Now that you understand a little bit more about the risks posed by insider threat and human error, let’s take a look at some of the more typical cyber threat actors you may be familiar with.

The Explorer

A man with glasses and a black T-shirt above text stating “The Explorer”

Meet Dread386. He has a large digital community—though he’s never actually met any of them in real life—and he tries to outdo them with different types of hacks. He’s after notoriety, plain and simple. 

Dread386 is mostly curious about what kinds of weaknesses are out there, what he can do to exploit them, and how far he can get into these systems. He wants to explore for fun but doesn’t necessarily mean any harm. Sometimes he changes a page on a website to embarrass someone or to show the world how clever he is. But he doesn’t do any serious damage. 

Explorers typically try various ways to get login credentials to the systems they want to get into. There are lists online of the most commonly used passwords. Those can be useful, but not very efficient. Instead, explorers find ways to trick people into telling them their account names and passwords directly.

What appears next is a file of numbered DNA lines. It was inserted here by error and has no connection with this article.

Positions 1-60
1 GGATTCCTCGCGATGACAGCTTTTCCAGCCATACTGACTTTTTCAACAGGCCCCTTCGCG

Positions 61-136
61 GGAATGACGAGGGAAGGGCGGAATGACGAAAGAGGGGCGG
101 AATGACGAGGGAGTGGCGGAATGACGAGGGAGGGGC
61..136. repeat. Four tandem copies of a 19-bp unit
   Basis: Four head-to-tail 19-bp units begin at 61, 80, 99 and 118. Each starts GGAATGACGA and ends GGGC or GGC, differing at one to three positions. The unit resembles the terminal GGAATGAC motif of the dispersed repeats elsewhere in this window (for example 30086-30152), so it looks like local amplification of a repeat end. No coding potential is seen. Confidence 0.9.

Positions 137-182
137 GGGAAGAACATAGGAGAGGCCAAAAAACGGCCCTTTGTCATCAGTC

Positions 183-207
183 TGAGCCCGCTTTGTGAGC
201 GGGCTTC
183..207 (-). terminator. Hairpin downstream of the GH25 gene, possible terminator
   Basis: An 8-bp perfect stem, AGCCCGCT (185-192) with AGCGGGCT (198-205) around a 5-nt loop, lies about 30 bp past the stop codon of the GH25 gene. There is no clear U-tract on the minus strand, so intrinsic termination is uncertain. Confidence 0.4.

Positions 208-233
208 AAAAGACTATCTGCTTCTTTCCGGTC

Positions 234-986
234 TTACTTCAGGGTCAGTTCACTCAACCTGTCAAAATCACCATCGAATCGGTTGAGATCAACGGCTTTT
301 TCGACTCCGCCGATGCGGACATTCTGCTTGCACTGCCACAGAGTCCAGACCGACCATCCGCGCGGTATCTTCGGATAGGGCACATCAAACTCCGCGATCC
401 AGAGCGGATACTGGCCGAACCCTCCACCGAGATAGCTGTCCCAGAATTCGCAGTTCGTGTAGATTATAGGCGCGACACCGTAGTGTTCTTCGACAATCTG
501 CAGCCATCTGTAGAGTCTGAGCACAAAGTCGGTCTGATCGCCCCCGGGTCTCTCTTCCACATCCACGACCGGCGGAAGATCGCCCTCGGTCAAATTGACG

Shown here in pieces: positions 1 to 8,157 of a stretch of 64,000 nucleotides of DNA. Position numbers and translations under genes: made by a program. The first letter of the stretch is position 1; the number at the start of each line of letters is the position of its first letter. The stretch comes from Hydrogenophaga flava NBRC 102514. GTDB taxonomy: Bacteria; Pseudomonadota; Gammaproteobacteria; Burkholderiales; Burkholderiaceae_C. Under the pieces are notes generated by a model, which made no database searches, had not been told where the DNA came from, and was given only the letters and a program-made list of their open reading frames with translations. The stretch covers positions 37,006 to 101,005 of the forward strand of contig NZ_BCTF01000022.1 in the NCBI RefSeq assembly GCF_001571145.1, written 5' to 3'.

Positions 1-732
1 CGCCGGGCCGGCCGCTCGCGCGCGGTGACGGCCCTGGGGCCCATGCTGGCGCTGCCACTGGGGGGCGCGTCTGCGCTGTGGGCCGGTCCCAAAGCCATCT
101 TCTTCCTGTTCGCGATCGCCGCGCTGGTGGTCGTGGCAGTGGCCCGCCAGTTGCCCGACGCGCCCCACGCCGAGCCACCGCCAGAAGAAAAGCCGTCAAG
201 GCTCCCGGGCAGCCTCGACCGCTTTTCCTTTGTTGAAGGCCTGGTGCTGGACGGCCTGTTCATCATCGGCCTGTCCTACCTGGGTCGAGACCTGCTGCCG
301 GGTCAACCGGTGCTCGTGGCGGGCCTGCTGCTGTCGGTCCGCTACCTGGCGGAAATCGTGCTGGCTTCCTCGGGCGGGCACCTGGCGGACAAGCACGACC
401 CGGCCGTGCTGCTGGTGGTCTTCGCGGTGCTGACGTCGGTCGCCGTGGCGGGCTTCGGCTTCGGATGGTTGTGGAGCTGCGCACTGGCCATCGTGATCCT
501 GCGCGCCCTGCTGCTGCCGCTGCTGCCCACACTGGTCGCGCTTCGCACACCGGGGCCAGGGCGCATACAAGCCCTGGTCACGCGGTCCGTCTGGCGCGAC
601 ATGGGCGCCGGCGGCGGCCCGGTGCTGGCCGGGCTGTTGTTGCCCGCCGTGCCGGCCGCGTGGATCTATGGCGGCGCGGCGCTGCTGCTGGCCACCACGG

The Hacktivist

A woman holding a mask above text stating “The Hacktivist”

Now let’s introduce you to Suzette, a Hacker + activist, or hacktivist. She’s motivated by political, social, or moral outrage. Her goal is to attack targets that represent things she doesn’t agree with, such as specific corporations, political or social orgs, or even individuals.  

Suzette uses a ton of tools to advance her causes—one of the most common being a denial-of-service (DDoS) attack. These attacks target “enemy” websites by inundating them with so much bogus traffic that their servers become unable to respond to legitimate requests.